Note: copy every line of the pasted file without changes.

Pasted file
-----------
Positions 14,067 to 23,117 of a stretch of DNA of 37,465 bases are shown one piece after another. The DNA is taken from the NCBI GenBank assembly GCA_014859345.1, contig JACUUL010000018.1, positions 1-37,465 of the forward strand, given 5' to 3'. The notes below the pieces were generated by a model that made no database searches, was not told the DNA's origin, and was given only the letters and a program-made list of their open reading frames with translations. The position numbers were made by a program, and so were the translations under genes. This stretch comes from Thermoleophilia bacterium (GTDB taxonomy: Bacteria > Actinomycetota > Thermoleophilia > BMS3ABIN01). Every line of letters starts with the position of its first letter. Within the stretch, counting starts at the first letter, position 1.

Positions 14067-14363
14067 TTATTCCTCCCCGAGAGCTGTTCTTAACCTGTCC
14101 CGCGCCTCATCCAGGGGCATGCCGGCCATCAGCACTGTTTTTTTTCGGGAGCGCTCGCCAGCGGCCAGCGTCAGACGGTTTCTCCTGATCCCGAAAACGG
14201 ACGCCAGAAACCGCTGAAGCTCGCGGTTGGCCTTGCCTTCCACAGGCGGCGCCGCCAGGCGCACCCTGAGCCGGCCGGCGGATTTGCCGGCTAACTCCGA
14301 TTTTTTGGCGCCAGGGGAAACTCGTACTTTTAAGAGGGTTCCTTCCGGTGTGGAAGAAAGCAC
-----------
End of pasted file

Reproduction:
Positions 14,067 to 23,117 of a stretch of DNA of 37,465 bases are shown one piece after another. The DNA is taken from the NCBI GenBank assembly GCA_014859345.1, contig JACUUL010000018.1, positions 1-37,465 of the forward strand, given 5' to 3'. The notes below the pieces were generated by a model that made no database searches, was not told the DNA's origin, and was given only the letters and a program-made list of their open reading frames with translations. The position numbers were made by a program, and so were the translations under genes. This stretch comes from Thermoleophilia bacterium (GTDB taxonomy: Bacteria > Actinomycetota > Thermoleophilia > BMS3ABIN01). Every line of letters starts with the position of its first letter. Within the stretch, counting starts at the first letter, position 1.

Positions 14067-14363
14067 TTATTCCTCCCCGAGAGCTGTTCTTAACCTGTCC
14101 CGCGCCTCATCCAGGGGCATGCCGGCCATCAGCACTGTTTTTTTTCGGGAGCGCTCGCCAGCGGCCAGCGTCAGACGGTTTCTCCTGATCCCGAAAACGG
14201 ACGCCAGAAACCGCTGAAGCTCGCGGTTGGCCTTGCCTTCCACAGGCGGCGCCGCCAGGCGCACCCTGAGCCGGCCGGCGGATTTGCCGGCTAACTCCGA
14301 TTTTTTGGCGCCAGGGGAAACTCGTACTTTTAAGAGGGTTCCTTCCGGTGTGGAAGAAAGCAC